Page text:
From Chicken Soup for the Girlfriend's Soul

Good Morning, Sunshine

There are no good-byes for us. Wherever you are, you will always be in my heart.

Mahatma Gandhi

I didn’t sleep well that night. I tossed and turned, dreading the next day. Somehow, I knew that my friend’s test results wouldn’t be good. I woke up early that morning and took a quick shower. As I turned off the water and heard the telephone ringing, I raced to the phone and so I was given the dreadful news while still soaking wet. I just stood there dripping both water and tears.

“Good morning, Sunshine,” Doris said. She hesitated for a few moments, then announced, “It has come back, honey. The cancer is back.” I knew that I had to be strong for Doris. My mind began to race, as I thought about all the things that she had done for me. “You’re the only one I’ve told, honey,” she added.

“I’ll be there shortly,” I promised.

I had met Doris six years earlier. My husband and I accepted the pastorate of the small country church where she was a member. Because of her bright smile, Doris instantly won my heart. Doris was old enough to be my mother, but I had never had a friend quite like her before.

While driving to the hospital, my memories took me back to the days right after we met. My father was diagnosed as “terminal.” Doris called me every day once the diagnosis was made. “Good morning, Sunshine,” she said many times over the telephone. Even though most mornings didn’t seem very bright, her calls made me smile. Many times, Doris came to visit. She brought little gifts to cheer me up.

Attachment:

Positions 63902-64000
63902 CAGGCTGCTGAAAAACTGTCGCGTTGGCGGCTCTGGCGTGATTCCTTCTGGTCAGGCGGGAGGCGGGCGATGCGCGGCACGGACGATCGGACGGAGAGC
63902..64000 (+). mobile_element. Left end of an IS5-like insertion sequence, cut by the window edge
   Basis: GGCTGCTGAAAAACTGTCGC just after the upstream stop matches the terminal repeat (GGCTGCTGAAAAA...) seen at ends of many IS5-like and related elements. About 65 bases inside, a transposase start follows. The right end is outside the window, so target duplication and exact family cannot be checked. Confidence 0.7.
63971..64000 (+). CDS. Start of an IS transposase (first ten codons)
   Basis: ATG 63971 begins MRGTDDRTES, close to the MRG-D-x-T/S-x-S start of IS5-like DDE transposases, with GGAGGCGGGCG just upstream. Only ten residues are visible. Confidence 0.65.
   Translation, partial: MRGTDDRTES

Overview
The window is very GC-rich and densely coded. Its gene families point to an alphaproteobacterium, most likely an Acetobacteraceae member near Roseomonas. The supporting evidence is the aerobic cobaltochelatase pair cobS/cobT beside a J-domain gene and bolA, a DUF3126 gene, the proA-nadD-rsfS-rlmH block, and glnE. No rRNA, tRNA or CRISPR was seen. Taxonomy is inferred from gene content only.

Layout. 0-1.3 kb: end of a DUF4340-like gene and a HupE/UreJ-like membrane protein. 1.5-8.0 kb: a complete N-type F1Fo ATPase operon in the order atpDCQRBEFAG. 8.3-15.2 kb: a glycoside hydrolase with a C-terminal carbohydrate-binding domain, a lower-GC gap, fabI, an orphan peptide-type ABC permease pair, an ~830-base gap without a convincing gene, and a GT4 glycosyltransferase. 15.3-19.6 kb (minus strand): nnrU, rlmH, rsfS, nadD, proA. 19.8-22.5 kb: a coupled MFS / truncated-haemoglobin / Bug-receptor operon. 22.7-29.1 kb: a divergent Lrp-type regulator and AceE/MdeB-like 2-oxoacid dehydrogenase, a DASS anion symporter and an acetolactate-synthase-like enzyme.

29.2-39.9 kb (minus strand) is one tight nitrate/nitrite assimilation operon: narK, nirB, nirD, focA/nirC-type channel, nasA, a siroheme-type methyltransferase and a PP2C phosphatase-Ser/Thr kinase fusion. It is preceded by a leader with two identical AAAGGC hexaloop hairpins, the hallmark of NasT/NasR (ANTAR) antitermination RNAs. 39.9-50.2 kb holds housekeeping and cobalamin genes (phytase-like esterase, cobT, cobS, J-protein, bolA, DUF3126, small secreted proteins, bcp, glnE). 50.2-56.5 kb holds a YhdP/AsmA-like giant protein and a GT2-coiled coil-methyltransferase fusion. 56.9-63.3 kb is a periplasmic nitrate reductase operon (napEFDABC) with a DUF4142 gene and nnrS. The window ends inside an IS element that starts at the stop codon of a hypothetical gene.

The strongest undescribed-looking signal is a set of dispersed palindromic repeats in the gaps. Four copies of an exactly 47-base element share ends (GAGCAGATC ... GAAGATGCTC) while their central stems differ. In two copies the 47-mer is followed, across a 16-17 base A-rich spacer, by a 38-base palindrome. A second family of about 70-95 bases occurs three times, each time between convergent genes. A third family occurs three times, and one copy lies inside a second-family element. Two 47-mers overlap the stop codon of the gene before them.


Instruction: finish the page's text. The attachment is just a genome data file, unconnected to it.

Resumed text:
Because my father resided in a long-term care facility almost seventy miles away, I was exhausted. I worked two jobs, taught a Sunday school class and visited with Daddy several times a week. Many times my cell phone rang while I was driving home on the interstate.

“Good afternoon, Sunshine,” Doris would exclaim. “Stop by my house on the way home. I have dinner prepared for you.” I knew exactly what that meant. There would be an entrée, two or three vegetables, corn bread and a coconut pie awaiting me.

Once I arrived at the hospital, I tapped on her door and heard a faint, “Come in.” As I opened the door, I saw my friend lying there in the bed. She smiled at me.

“Good morning, Sunshine,” she whispered. “Thanks for coming.” The room was dark. Even the flowers that we had taken to her the day before looked sad. I leaned over her bed and embraced her. We held each other tight and sobbed in each other’s arms. Initially, there were no words. What do you say to a dear friend when you know that she will be leaving you soon?

“I love you, Doris,” came out quite naturally. “I’m going to be with you through this,” I assured her. “You can count on me.”

Doris cried for a few seconds before she finally told me what was bothering her. “I’m worried about leaving you, honey,” she confided. “I want you to be okay.” My dear friend was dying but was more concerned about my comfort. I assured her that I would be fine, but that her absence would leave a great void in my life.